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The Neram tree (Dipterocarpus oblongifolius)

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The Neram tree (Dipterocarpus oblongifolius) is a fairly common inland riverside tree in the north-eastern half of Peninsular Malaysia and also throughout most of Borneo (Sarawak, Brunei, Kalimantan, and parts of Sabah). It seems to be absent from the West Coast states, although strangely, seems to be present at the Ulu Kenas Recreational Forest park, near Kuala Kangsar in Perak (which is an exception). In Pahang itself, it is not found in all areas, and therefore can only be considered as locally common. In Sarawak, it is called the Ensurai tree.

The Neram tree is a dipterocarp which may surprise some people as dipterocarps are normally associated with straight and tall timber trees in the South East Asian rainforests. The Neram is anything but straight and tall, although it can grow to more than 2 meters in diameter and reach perhaps 40 meters tall. The trunk and branches tend to lean out over the water’s edge in order to facilitate its fruit dispersal.

Dipterocarpus oblongifolius canopy

Where rivers are narrow, the spreading crowns of Neram will actually form a green tunnel-like canopy over the river, shielding it from the sun.

This beautiful tree is very important for protecting riverbanks which would otherwise get eroded away during floods. As such, the tree is accorded some form of protection status in Sarawak. The Neram also plays a vital role in Kelah (Tor Tambroides) conservation as its fruit is eaten by those fishes (a fruiting drought some years ago decimated the Kelah population).

Neram trunks

The trunks of Neram lean over the waterways, and cling steadfastly to the banks of the rivers, protecting them from erosion.

The fruit consists of 3 very short wings and two main pink colored wings that are about 8 – 10 cm long. The leaves are dark green and shiny, about 15 – 18 cm long, and with prominent ridge veins. The bark is fairly reddish-brown with dimples, and somewhat flaky as well.

Neram fruits

Fruits of Neram sprinkled over a pebble bed, during their fruiting season.

Neram fruits

Closer view of Neram fruits. Notice the 2 prominent dark pink wings, and the 3 smaller stump-like wings extending from the fruit. One of the fruits on the right appears to have been partially eaten.

Neram leaves and fruits

The leaves and fruits of Neram.

Kayaking along inland rivers with the huge Neram trees arching over the river and providing much valued shade is a great experience, and only possible where they are found. Their boughs, branches, and trunks are often festooned with numerous epiphytes, ferns, and orchids, and when they fall into the river through old age, their enormous trunks provide a convenient natural bridge to ford the river.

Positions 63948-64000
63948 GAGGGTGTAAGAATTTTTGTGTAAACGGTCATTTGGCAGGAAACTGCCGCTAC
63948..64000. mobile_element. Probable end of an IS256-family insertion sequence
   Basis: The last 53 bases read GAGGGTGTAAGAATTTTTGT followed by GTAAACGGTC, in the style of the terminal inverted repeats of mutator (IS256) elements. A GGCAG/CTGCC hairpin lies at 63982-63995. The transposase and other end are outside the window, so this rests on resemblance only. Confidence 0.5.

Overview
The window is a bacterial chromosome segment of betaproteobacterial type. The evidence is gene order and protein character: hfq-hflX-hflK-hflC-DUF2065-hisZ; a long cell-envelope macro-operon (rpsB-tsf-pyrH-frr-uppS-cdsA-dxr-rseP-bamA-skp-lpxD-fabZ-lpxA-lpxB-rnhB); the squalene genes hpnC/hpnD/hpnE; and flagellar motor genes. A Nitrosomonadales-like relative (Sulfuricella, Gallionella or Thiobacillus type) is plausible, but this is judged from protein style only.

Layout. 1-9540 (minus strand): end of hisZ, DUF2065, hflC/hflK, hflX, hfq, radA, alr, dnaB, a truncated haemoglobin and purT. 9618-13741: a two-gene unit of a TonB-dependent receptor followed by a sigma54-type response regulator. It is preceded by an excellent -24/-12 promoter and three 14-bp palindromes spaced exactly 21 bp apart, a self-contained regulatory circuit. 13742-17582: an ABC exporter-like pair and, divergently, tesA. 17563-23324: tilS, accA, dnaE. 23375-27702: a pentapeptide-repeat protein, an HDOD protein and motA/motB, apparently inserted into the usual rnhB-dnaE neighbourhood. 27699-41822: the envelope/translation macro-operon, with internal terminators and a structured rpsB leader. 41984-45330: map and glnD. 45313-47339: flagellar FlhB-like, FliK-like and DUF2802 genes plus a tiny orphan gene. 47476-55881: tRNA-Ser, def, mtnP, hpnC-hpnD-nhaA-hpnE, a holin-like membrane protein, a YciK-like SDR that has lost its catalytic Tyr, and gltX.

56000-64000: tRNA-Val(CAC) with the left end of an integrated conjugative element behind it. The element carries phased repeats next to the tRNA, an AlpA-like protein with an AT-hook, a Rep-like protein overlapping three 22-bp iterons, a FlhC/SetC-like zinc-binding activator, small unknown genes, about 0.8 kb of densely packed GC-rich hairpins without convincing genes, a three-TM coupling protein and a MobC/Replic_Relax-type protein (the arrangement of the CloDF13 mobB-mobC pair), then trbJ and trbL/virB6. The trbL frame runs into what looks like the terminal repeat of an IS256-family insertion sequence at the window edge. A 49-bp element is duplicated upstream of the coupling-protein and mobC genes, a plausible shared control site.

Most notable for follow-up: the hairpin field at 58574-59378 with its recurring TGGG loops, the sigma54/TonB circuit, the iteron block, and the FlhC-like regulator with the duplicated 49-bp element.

Neram bark

The bark of the Neram tree is somewhat flaky and dimpled. This is a tree that grows to huge size.

Epiphytes on Neram trunk

The trunks and branches of Neram are often covered in mosses and epiphytes like orchids and ferns, and sometimes, vines/lianas as well.

Neram trees can be found throughout Taman Negara, where they line almost all the riverbanks there, although they seem to be absent from the other major conservation areas in Peninsular Malaysia, such as Endau Rompin National Park and Royal Belum State Park (as far as I know). They are impossible to miss throughout their range, as they are distinctive, large trees which tend to colonize entire riverbanks. Some magnificent stands of tall Neram trees may still exist along rivers flowing down the eastern flank of the Main Range in Pahang, such as at the beautiful Ulu Jelai (upper Jelai river), site of a proposed conservation area for many years, but which never got anywhere.

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5 Comments

  1. Wonderful write up Jungleboy.Almost bring tears to my eyes.

  2. Dear Sir, thank you for the great site. I am from Beaufort, Sabah. I am currently planting lots of neram seedlings about 16-20 inches tall amongst my palm plantation. I was wandering if these neram trees will grow straight in the future. I am lucky in a sense that neram trees are plentiful along a river near my plantation which is next to a forest. Likewise i am planting a few other Shorea species too, namely S. pauciflolius, S. johorenesis and D.lancelotius( need spelling check on that word for spear shape in latin) . If you have more advice or information please let me know, i am doing my part so that future generations can view these beautiful trees close up. One other question if i may, what is the name for this tree species, it has dots at the ends of the leaf’s viens and the leaf is spear head shaped. Thank you very much.

  3. @ Ghani Chong

    I think it’s good that you are interested in planting our beautiful Malaysian forest trees. I think your spelling should be Shorea pauciflora, Shorea johorensis, and Dryobalanops lanceolata. I’m sorry I don’t know what tree you are referring to in your question, but good luck. Maybe you can start the next FRIM in Sabah. FRIM started off as a forest plantation on almost barren land, but look what they have become today.

  4. Dear Sir, thank you very much for your encouragement. I will certainly do my part as a Malaysian! I would like to pass on some pictures of that forest plant with the spotted leaf, if i can e-mail you. Thanks again! Ghani.

  5. @ Ghani

    No problem, you can use my contact form to contact me. Cheers.

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